The standard curve obtained with 25-300 pg of biotin (0.10-1.25 pmol) per assay is shown in Fig. 1. The standard curve was linear from 0 to 200 pg of biotin. The standard curve as drawn in Fig. 1 was useful for the estimation of up to 300 pg biotin/assay. Biotin content was determined in 10 identical samples of diluted normal urine. The mean value and standard deviation were 9.96 + 0.39 pmol/mol creatinine and the coefficient of variation was 3.91. These results indicated that the assay was highly precise. A quadruplicate of the same sample was assayed for biotin on two other occasions using two different standard curves. The mean values and standard deviations were 10.83 + 1.72 and 10.55 IL 0.69 ~mol/mol creatinine indicating that the method was reliable and the variation between runs small. The average content of biotin in 200 ~1 plasma or 5 /..~ul urine were 62 pg and 190 pg, respectively, values which were in the sensitive range of the standard curve. For the detection of biotin in plasma and/or urine of patients receiving pharmacologic doses of biotin, a standard curve of 250-3000 pg per assay was established. This
( pg 1
Fig. 1. Standard curve for the assay for biotin. Unlabelled biotin was incubated with [3H]biotin and avidin. The separation of bound and unbound [3H]biotin was achieved by the addition of goat antiavidin antibody and anti-goat IgG antibody as described in ‘Materials and Methods’ section.
194 TABLE I Biotin recovery from plasma Total biotin recovered (Pg) 40
Biotin added (PFS) None
50 50 50
50 100 200
91 140 235
114 100 97.5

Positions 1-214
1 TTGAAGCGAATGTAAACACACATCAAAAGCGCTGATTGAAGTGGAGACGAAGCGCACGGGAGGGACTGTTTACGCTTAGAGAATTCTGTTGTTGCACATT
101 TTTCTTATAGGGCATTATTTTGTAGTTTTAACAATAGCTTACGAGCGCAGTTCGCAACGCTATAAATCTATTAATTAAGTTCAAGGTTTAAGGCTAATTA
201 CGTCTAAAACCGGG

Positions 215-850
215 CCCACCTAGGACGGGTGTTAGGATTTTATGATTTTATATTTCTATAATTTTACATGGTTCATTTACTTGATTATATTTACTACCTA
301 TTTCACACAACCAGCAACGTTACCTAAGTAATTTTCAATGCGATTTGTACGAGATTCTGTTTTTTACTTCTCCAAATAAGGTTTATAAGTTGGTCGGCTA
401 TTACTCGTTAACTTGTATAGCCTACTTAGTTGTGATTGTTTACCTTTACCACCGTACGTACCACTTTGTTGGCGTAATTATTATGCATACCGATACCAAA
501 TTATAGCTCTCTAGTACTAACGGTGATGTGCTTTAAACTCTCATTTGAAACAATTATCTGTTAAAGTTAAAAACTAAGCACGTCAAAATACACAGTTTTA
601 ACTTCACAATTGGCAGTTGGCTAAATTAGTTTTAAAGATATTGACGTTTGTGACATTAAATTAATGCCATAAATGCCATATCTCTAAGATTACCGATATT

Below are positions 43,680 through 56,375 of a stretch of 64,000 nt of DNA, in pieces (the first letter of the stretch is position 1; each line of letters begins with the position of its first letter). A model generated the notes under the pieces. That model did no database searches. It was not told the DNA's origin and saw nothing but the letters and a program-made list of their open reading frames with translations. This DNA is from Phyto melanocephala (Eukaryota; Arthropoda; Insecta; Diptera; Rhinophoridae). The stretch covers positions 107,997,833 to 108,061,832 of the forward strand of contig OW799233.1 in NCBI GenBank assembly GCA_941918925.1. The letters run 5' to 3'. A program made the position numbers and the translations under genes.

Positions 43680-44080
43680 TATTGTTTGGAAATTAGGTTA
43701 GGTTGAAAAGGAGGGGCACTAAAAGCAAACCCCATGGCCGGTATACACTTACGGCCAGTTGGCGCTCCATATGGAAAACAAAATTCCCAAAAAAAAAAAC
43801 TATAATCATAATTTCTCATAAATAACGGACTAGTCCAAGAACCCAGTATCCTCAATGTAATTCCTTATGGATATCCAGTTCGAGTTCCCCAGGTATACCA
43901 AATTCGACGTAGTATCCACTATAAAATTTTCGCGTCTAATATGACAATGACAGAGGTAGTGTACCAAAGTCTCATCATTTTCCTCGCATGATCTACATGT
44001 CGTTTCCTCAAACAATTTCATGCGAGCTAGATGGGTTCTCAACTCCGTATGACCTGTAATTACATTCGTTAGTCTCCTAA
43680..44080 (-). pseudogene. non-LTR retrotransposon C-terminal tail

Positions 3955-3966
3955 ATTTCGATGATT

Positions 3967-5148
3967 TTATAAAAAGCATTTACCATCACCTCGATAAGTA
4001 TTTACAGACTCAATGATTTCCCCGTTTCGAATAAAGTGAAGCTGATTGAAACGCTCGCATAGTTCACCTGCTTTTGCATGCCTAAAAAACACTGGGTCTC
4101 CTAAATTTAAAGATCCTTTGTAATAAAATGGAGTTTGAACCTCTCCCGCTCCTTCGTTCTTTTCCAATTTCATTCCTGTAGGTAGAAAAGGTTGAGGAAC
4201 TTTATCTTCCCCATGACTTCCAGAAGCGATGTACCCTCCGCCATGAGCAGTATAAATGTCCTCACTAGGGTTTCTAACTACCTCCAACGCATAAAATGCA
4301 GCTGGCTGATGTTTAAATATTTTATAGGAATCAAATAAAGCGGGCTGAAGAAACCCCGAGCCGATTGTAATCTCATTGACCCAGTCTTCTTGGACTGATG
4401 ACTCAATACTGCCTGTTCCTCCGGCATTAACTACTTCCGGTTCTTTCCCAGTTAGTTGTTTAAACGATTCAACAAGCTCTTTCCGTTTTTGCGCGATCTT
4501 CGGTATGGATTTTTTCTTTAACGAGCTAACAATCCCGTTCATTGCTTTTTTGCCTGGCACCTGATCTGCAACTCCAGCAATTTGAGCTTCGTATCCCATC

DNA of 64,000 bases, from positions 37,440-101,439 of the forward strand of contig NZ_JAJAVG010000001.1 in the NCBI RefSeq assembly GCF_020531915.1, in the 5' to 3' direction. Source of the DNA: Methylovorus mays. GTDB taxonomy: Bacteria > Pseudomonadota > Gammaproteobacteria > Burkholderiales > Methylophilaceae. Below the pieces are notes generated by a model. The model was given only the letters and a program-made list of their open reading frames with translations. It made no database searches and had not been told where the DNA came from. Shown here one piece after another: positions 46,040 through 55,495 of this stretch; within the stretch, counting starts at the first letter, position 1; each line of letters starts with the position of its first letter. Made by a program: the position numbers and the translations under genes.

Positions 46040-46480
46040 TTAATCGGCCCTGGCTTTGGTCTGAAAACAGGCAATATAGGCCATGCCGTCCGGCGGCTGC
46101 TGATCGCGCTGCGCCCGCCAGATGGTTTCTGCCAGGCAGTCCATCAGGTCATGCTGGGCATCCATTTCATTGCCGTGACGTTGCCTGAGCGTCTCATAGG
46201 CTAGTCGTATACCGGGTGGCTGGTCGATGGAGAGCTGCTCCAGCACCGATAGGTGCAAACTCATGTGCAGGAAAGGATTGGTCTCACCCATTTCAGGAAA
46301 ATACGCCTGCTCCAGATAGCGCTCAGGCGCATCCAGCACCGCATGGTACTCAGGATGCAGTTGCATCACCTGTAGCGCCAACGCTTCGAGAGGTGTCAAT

required scaling the reagent concentrations up 10 times, but the total volume remained the same at 240 ~1. A linear relationship was observed between plasma and the picograms of biotin detected. Thirty, 70, 115, and 150 pg of biotin were detected in 50, 1.00, 150 and 200 ~1 of plasma, respectively. A similar linear relationship was shown when volumes of urine were increased. Sixty, 112, 160 and 214 picograms of biotin was detected in 1, 2, 3, and 4 ~1 of urine, respectively. The effects of biotin added to 50 ~1 of plasma are shown in Table I. When 50-200 pg of biotin was added to plasma prior to the assay, the recovery of added biotin was 97.5 to 114%. The recovery of biotin added to 1.25 ~1 of urine was 85-105% (Table II). Assay with this method of plasma obtained from 14 healthy adults revealed a mean concentration of biotin of 1.27 + 0.67 nmol/l; the range was 0.30-2.77 nmol/l. Normal values for urine were a mean concentration of 0.156 _t 0.070 pmol/l (n = 16) and a range of 0.078-0.332 pmol/l. Expressed in relation to creatinine content the mean value was 49.1 + 35.7 pmol/mol creatinine (range 9.7-119.0). There was little influence of anticoagulants on the assay. In a paired experiment, a sample of plasma treated with heparin and with EDTA gave values of 1.07 nmol/l and 1.23 nmol/l, respectively. It has been thought that biotin might bind to plasma proteins. However, we found that all of the biotin or biotin derivatives which were able to bind to avidin could be found in a protein-free filtrate of plasma. Plasma was filtered through the Centrifree micropartition system (Amicon Corporation) by centrifugation at 1,000 x g for 30 min in a fixed-angle centrifuge. This membrane has a 30,000 Da cutoff. The biotin contents of whole plasma and filtrate were determined to be 2.01